TFC, Impact rivalry not cooling down anytime soon


Toronto FC defender Drew Moor, left, knocks the ball away from Montreal Impact midfielder Ignacio Piatti during first half of the first leg of the Canadian Championship soccer final action, in Montreal on Wednesday, June 21, 2017. (Paul Chiasson/CP)

Toronto FC 1 (Altidore 30’), Montreal Impact 1 (Mancosu 19’)
• TFC nets valuable road goal in 1st leg of Canadian Championship final
• Impact need to score in next week’s return match in Toronto

MONTREAL – The “unfriendly rivalry” between Toronto FC and the Montreal Impact continues unabated, and it doesn’t look like it’s going to cool down anytime soon.

Another chapter in the heated feud between these Canadian rivals was written on Wednesday night, with TFC escaping Stade Saputo with a 1-1 draw in the first leg of the Canadian Championship final after Impact playmaker Ignacio Piatti failed to convert a second-half penalty shot.

With a valuable road goal, Toronto is in control of this two-game aggregate series. A TFC win or a 0-0 draw in the second leg at BMO Field next Tuesday would see the Reds repeat as Canadian champions and hoist the Voyageurs Cup. Montreal needs to score at least one goal, and quite possibly win in Toronto, in order to claim its first Canadian Championship since 2014.

Wednesday’s tilt marked the first meeting between these sides since last November’s epic Eastern Conference final, heralded as one the best playoff series in MLS history. An “unfriendly rivalry” is how TFC coach Greg Vanney described it earlier this week, and there was evidence of that on this night. No nasty or dirty tackles, but plenty of animosity, and players squaring up against one another, with TFC’s Jozy Altidore and Marco Donadel of Montreal most notably getting in each other’s face.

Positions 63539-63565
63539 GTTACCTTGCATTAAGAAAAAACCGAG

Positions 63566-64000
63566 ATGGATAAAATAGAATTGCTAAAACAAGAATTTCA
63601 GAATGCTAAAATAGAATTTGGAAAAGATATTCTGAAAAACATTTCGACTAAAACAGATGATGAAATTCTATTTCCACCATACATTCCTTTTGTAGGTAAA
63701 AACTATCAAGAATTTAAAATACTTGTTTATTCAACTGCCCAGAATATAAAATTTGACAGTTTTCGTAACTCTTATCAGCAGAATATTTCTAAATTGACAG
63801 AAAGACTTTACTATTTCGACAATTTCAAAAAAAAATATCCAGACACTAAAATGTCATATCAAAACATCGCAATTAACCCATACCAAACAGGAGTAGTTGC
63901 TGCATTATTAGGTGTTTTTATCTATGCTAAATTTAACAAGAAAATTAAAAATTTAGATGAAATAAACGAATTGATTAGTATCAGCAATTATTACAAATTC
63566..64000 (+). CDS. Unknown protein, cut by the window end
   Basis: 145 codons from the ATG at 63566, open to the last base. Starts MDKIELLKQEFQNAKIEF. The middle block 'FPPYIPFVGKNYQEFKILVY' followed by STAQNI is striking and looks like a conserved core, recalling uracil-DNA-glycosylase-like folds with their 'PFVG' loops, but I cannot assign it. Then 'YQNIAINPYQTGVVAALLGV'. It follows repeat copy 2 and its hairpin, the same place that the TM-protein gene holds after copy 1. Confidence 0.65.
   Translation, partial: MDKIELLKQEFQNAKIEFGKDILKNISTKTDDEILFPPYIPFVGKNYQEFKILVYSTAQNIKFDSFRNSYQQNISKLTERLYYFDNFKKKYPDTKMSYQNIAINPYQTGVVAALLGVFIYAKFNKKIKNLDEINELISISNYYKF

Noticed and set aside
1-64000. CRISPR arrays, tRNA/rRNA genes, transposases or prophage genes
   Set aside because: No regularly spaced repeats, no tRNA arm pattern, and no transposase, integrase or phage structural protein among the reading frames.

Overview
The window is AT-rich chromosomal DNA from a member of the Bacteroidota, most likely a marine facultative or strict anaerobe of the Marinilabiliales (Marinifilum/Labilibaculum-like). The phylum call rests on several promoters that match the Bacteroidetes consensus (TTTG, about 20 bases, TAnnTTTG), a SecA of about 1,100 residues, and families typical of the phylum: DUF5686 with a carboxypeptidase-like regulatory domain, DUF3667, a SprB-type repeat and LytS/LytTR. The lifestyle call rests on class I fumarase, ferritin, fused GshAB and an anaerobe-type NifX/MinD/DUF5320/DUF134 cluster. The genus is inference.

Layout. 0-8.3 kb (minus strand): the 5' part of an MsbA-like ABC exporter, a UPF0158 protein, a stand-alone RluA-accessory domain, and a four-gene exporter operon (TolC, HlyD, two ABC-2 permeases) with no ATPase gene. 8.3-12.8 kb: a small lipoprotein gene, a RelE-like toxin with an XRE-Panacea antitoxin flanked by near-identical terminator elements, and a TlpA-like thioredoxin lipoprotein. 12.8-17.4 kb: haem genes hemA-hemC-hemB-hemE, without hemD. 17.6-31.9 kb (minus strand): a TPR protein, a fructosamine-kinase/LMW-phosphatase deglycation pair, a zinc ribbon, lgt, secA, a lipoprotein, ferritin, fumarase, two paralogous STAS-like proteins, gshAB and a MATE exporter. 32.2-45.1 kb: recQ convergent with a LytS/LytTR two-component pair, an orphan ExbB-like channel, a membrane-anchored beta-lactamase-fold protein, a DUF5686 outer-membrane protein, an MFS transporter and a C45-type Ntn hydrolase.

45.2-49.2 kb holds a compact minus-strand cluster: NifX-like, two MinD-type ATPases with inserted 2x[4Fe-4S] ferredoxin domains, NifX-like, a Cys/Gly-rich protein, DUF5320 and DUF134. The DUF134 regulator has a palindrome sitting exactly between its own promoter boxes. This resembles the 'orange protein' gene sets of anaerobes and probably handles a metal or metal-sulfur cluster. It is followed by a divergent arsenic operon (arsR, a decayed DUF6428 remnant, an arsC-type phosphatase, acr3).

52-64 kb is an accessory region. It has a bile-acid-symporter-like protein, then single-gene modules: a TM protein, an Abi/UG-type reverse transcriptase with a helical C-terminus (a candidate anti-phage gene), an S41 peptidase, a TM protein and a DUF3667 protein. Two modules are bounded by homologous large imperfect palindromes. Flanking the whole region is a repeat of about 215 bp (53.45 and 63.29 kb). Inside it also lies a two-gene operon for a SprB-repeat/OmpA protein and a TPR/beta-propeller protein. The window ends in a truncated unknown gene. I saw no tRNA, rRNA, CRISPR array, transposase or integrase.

The intensity of the game, and the rivalry at large, was not lost on both coaches on this perfect summer night.

“I don’t think either team wants to give an inch in this rivalry … Whenever two rivals play each other in meaningful matches where there’s emotion involved, it adds to the storyline and it continues to build,” Vanney offered.

“It’s a rivalry, for sure. We’re going to go into Toronto with [a sellout crowd] and try to spoil the party,” Montreal coach Mauro Biello promised.

With an MLS match to play in less than 48 hours, Vanney fielded a surprisingly strong lineup that included two of his three designated players in Altidore and captain Michael Bradley (he’s suspended for Friday’s match), and all three of his current starting defenders (Drew Moor, Eriq Zavaleta and Chris Mavinga).


Likewise, Biello held little back in trotting out a starting 11 that featured DPs Piatti and Blerim Dzemaili, Italian forward Matteo Mancosu, and Canadian midfielder Patrice Bernier.

A fairly open first half, littered with a few contentious moments, saw TFC control the pace with their possession game, while the Impact sat back and effectively hit out on the counter-attack.